Convective Meteorology (Mesoscale Dynamics)

Flash Flooding Case Study: 31 May 2013 Oklahoma City, OK

Race Clark
OU School of Meteorology / CIMMS

02 May 2014, 3:00 PM

National Weather Center, Room 5600
120 David L. Boren Blvd.
University of Oklahoma
Norman, OK

A severe weather outbreak on 31 May 2013 brought heavy rains, large hail, tornadoes, and flash flooding to central Oklahoma. In all, fourteen people lost their lives due to flash flooding, thirteen of these in Oklahoma County. This was the deadliest flash flooding event in the state of Oklahoma since the Tulsa Memorial Day floods of 1984. Most of the flash flooding deaths can be attributed to the multi-hazard nature of the event; people chose to take shelter in storm-water control and routing structures to avoid what was perceived to be an imminent tornado. Reports from local media, social media, and official sources are used to create detailed analyses of where, when, and how fatalities and injuries occurred due to swiftly moving waters. Additionally, a detailed analysis of the nearly $17 million in damage that occurred due to the high waters is presented. Traffic counts from the Oklahoma Department of Transportation indicate that Oklahoma City traffic volumes on 31 May 2013 were extremely heavy compared to historical norms.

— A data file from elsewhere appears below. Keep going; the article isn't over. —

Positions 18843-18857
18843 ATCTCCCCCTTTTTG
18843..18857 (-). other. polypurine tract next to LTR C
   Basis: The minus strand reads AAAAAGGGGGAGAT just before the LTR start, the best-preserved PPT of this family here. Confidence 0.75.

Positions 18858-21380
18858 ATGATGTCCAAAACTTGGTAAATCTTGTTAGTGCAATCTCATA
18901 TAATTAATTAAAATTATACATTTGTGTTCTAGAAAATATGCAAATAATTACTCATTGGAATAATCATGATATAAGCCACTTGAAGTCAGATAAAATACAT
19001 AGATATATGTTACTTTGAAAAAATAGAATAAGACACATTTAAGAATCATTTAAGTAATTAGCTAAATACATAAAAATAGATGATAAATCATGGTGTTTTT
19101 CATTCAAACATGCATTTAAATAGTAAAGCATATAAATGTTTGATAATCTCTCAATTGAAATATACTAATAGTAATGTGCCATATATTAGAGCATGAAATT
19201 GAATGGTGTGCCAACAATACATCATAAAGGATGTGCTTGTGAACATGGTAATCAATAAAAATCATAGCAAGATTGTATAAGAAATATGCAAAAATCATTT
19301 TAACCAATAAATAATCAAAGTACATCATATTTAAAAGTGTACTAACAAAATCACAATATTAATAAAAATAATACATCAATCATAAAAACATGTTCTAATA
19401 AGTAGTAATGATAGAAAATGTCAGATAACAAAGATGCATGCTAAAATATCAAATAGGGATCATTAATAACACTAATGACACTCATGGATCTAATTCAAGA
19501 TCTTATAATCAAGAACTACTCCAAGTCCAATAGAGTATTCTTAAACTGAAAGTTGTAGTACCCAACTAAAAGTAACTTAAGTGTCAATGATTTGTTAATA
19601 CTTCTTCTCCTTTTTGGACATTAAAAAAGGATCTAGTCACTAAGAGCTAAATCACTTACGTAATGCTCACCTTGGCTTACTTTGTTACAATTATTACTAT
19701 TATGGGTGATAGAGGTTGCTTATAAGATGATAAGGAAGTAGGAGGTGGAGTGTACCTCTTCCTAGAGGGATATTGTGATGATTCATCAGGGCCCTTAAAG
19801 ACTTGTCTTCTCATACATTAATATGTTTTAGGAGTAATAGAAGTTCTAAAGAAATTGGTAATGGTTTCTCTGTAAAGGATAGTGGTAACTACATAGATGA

A meteorological and hydrological synopsis of the conditions leading up to the flash flooding is provided. High-resolution numerical weather prediction was successful at generally delineating the risk of heavy rainfall and attendant flash flooding. Operational flash flood guidance tools failed to correctly identify the areas of the most significant flooding impacts. However, the National Severe Storms Laboratory's FLASH system provided an accurate picture of where and when the flash flooding was most significant.

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